By Chris Parker
By Jesse Marx
By John Baichtal
By Olivia LaVecchia
By Jesse Marx
By Olivia LaVecchia
By Tatiana Craine
By Judy Keen
In Rand, sympathy for Moss remained high throughout the legal ordeals. Outside Rand, it was--and is--a different story. "There are people who are still nuts about the guy. They'll make excuses; they'll look the other way. But I think the overwhelming majority of people in West Virginia are no fans," observes Mitch Vingle, sports editor at the Charleston Gazette. "Some people were ready to give him the benefit of the doubt. But then he started ripping West Virginia, and saying everybody's racist and all this bull crap. People didn't understand where that venom came from."
After serving his sentence, Moss stayed in West Virginia, walking on at Marshall University, 40 miles down the road in Huntington. In his first season, he tied the 1-AA record for TD receptions in a season (28) and won a national championship. After another spectacular season, Moss received an invitation to the Heisman Award ceremony at New York's Downtown Athletic Club. By then, the Reverend Watts had forged a close relationship with Moss. He and Tim DiPiero decided to impart a little fatherly advice to the Heisman candidate: Lose the cornrows. Watts recalls: "We told him, the media and white America isn't really into the braids on athletes. You might want to think about cutting your hair, because people will read it wrong and the draft is coming up. He sat there and listened to us, very respectfully. Didn't say anything. And when we were finished, we asked him whether he would cut his hair, and he said, 'Nope. This is me. I play football. I'm one of the best in the country, and I shouldn't have to convince nobody.'"
Watts thought that was a mistake--one that cost him in the draft. But, he says, he admired Moss's underlying motivation. "He doesn't want to be a phony or a fake. That means a lot to him. And I admire the fact that he says, 'I'm going to be my own man, I'm not going to say anything just so people like me.'" In Lorenzo Whitestone's view, Moss is simply living up to the fundamental Rand ethic, one that carries its own costs. "When you're from a small town like Rand, everybody knows everybody, and there's a lot of pressure to, as they say in the 'hood, keep it real for the homeboys," he says.
Moss's image-is-nothing approach may have been driven by the impulse to keep it real for the homeboys. Or it may simply have been the product of an overwhelming amount of bad publicity. In 1997, while he was still at Marshall, Sports Illustrated profiled him. Among other things, the writer asked Moss about the 1970 plane accident that claimed the life of 75 people, including the entire Marshall football team, coaches, fans, and crew: Was he motivated by the 27-year-old tragedy? Taken out of context, Moss's reply ("It was a tragedy, but it really wasn't nothing big") infuriated many Marshall fans and alumni. "I knew a brother of one of the guys on the plane, and he was hating Randy when he read that," says Tim DiPiero.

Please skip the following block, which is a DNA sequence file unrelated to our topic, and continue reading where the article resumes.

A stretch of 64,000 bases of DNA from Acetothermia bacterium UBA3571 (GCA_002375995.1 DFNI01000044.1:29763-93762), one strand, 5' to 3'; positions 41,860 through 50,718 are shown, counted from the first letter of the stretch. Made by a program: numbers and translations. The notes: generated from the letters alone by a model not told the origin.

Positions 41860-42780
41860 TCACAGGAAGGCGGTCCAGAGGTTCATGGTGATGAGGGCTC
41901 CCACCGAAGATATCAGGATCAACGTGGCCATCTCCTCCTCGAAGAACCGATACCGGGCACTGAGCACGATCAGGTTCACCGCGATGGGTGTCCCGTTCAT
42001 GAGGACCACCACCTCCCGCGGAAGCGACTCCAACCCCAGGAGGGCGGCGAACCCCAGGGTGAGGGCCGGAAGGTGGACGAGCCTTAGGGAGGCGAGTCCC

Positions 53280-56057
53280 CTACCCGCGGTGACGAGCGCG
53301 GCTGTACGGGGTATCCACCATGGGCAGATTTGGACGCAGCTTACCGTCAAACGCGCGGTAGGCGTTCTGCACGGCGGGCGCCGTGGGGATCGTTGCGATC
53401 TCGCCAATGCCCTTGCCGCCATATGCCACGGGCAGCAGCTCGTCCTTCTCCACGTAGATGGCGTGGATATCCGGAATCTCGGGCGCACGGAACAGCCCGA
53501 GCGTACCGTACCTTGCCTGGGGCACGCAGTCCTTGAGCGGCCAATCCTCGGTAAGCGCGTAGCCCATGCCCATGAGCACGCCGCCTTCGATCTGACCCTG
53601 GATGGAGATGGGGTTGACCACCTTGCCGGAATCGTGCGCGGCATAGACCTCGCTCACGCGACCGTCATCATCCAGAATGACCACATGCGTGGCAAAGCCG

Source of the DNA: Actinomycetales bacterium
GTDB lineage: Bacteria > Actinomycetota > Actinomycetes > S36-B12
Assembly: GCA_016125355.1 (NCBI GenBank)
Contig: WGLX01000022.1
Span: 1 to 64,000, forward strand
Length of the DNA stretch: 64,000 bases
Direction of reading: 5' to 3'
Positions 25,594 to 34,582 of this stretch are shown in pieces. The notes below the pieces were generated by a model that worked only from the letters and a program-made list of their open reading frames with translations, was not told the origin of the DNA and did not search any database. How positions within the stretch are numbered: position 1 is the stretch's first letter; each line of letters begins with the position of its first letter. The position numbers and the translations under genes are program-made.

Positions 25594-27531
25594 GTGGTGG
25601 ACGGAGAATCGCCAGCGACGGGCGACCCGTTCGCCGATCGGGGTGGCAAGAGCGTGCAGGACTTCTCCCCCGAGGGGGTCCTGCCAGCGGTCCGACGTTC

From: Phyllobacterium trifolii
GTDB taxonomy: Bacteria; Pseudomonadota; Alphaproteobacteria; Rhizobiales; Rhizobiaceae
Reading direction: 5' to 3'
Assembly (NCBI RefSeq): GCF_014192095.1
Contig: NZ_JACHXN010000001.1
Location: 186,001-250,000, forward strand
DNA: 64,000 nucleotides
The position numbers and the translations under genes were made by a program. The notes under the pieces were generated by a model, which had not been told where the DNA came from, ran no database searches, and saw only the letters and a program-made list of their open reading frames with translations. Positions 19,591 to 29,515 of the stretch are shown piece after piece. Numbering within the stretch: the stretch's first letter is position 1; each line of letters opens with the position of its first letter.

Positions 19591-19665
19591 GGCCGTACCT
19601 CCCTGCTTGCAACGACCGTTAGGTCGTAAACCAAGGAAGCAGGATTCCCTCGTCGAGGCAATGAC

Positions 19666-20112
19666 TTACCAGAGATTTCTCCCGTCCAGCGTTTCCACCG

When Moss finally entered the draft, he was widely projected as a top five pick. In the end, 19 teams passed over him before the Vikings selected him with the 21st pick. No one doubted his talent. But he was tagged a troublemaker, and few teams were ready to take the public relations risk. But if the media and the NFL were slow to forgive and forget, so was Moss. Donnie "Blue" Jones is a Rand native who works as Moss's personal assistant. "I think his life would be a lot easier if he could just open up," Jones says. "But he knows anything he says can get twisted. If you know Moss, you love him. If you don't know him, you might hate him. That's Moss."
I don't know Moss. Among the journalists who cover the Vikings, few do. Still, as Donnie Jones points out, the disdain expressed for Moss is generally inversely proportional to the degree of contact. Paul Allen, the Vikings radio play-by-play man and a host of a sports talk show on KFAN-AM, has been around the locker room for Moss's entire tenure with the team. Though Moss has never been on his show and, until this year, didn't know his name, Allen says Moss has always been civil. And though he can be aloof on a personal level, most beat reporters don't seem to mind that much. "I can't say I have a problem with him, personally or professionally," says Bill Williamson, who covers the Vikings for the St. Paul Pioneer Press. Williamson acknowledges that Moss seldom makes himself available for midweek interviews; no one in the Twin Cities market has done an extensive sit-down with him. But on Sundays, Williamson says, he is generally accessible for the post-game questions. "He's a guy who doesn't trust a lot of people, and he can be surly. But I do appreciate that he thinks about questions you ask, and when he talks, he looks you in the eye and he respects you."
Last year, a week after the initial furor over the "I play when I want to play" remark, Moss was asked about the quote in a conference call with reporters. Did he want to take it back? Or clarify what he meant? His response: "Hell, no. That shit is what I said." A second public outcry ensued. But a man from Rand stands by his words. You say what you mean, you mean what you say. It is an anti-image ethic. Whatever else he is, Moss is the antithesis of extremely image-conscious athletes such as his old teammate Cris Carter or, more notably, that most beloved of Minnesota sports icons, Kirby Puckett.